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Beatrice Evans has called Ward 7 home for most of her life. Now in her sixties, she remembers a time when there were several nearby grocery stores to choose from—Giant, Safeway, and Murry’s. Of that trio, only the Safeway remains and it’s consistently scrutinized for its empty shelves and the poor quality of its food. Now Evans pays someone to drive her to Maryland to shop for produce and other groceries.
“My mom is from the country, so I like my fresh fruits and vegetables,” Evans says. “That’s why I’m still pretty healthy today. To get that same quality I have to go outside of my neighborhood, but it should be right here.”
Ward 8 faces similar food access issues, which is why both wards are labeled food deserts. Ward 8 residents only have one Giant to shop at and with 47 percent of people in the ward lacking access to a personal vehicle, getting there to shop is challenging.
To raise awareness and hopefully enact change, Ward 8 Councilmember Trayon White will walk alongside community members on Oct. 14 at what organizers have dubbed a “grocery walk.” Imagine roughly 500 people hoisting carrots above their heads and carrying heavy bags of groceries for two miles.
At 10 a.m., demonstrators will leave the Giant at 1535 Alabama Ave. SE and walk down Alabama Ave. to Martin Luther King Jr. Ave. SE, then continue down MLK until they reach the United Black Fund building at 2500 Martin Luther King Jr. Ave. SE. (Those who want to join the walk should meet at the Giant before 10 a.m.) Speakers, including White, speak at a rally in front of the building beginning around 11 a.m. Evans will be there passing out flyers.
“Our community needs more and better grocery store options,” White says. “We have to do more than talk, we have to walk the walk and put money and resources into grocery store development and accessibility for our neighborhood residents and families. Grocery stores and more community gardens are coming.”
White says that with limited access to grocery stores and healthy food, his constituents face increased rates of obesity and diabetes, along with other chronic health conditions. In fact, people who live in Ward 8 are five times more likely to die from diabetes than people who live in Ward 3, according to the DC Department of Health’s Community Health Needs Assessment.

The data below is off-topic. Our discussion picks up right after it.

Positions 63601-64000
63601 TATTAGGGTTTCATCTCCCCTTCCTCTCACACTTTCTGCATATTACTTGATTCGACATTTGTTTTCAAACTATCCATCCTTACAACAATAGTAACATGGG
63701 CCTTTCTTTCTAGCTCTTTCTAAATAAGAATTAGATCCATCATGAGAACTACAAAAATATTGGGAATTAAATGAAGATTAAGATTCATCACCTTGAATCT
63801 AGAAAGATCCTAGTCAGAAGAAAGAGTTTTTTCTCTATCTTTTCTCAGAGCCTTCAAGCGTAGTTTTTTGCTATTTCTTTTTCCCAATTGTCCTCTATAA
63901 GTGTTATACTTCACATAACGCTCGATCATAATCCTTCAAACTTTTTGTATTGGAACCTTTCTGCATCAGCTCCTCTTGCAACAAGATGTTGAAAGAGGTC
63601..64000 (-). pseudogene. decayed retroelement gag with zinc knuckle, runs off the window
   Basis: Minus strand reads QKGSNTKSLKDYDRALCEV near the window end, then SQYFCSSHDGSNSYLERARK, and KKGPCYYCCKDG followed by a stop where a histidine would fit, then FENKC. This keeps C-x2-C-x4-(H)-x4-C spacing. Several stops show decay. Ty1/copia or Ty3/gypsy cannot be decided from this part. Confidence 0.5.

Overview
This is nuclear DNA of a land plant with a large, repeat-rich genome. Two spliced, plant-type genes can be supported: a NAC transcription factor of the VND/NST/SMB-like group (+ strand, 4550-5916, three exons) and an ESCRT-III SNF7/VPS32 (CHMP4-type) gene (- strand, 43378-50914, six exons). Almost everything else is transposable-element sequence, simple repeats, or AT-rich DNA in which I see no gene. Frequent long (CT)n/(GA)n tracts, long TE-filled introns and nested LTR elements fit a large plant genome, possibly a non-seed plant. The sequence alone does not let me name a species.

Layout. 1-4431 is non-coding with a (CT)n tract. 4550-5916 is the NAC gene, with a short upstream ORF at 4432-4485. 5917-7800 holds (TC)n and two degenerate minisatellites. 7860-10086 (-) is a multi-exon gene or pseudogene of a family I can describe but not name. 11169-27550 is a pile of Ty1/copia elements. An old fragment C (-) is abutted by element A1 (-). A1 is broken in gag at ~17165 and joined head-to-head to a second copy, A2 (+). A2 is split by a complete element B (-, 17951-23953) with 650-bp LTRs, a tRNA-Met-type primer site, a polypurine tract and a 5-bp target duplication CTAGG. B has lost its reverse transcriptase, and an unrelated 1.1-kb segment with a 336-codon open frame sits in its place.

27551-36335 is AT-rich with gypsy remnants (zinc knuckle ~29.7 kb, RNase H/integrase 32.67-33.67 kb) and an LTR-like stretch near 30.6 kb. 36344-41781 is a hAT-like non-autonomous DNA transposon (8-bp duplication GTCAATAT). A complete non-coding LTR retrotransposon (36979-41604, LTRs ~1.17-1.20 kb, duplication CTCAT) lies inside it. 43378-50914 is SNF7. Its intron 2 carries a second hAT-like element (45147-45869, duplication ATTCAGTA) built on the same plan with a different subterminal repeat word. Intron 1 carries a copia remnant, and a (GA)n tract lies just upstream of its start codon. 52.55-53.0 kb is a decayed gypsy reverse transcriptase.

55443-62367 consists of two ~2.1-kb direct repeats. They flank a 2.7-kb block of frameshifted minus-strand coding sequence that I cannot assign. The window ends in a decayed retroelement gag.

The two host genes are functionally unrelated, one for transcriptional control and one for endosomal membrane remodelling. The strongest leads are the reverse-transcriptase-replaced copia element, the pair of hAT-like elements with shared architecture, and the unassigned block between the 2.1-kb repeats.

“The USDA considers our community residents east of the river to be ‘food insecure,’ which means residents are unable to provide adequate food for their households,” White says. “Ward 7 and 8 residents are forced to pay increased transit costs just to gain access to the supermarket. This is not a fair or equitable economic structure and we are hard at work at creating sustainable solutions to this issue.”
The walk brings together Giant and community organizations like food access and education group DC Greens, Bread for the City, BYP100, the Capital Area Food Bank, DC Central Kitchen, DC Hunger Solutions, the Ward 8 Health Council, and the Health Alliance Network.
DC Greens will host a meeting on Oct. 26 in Anacostia to encourage residents to call upon the DC Council and the DC Food Policy Council to make food access a priority in 2018. The organization’s executive director, Lauren Shweder Biel, wants fresh food to be considered a necessity, not a luxury.
So does Evans. She looks at other wards in the city that have ample grocery stores. There’s a Whole Foods, Trader Joe’s, Yes! Organic Market, and Streets Market and Cafe off the 14th Street Corridor, for example. “They have that in other neighborhoods,” Evans says. “We’d like to see the same thing in our neighborhoods. We want a variety of stores that stock fresher foods and vegetables.”
At least one member of the D.C. Council agrees. “My long-term goal is to close the grocery store gap in the city and ensure health and food equity for all District residents,” White says. “This walk will allow our community to mobilize and strategize in taking action for food justice.”
For more information visit grocerywalkdc.org.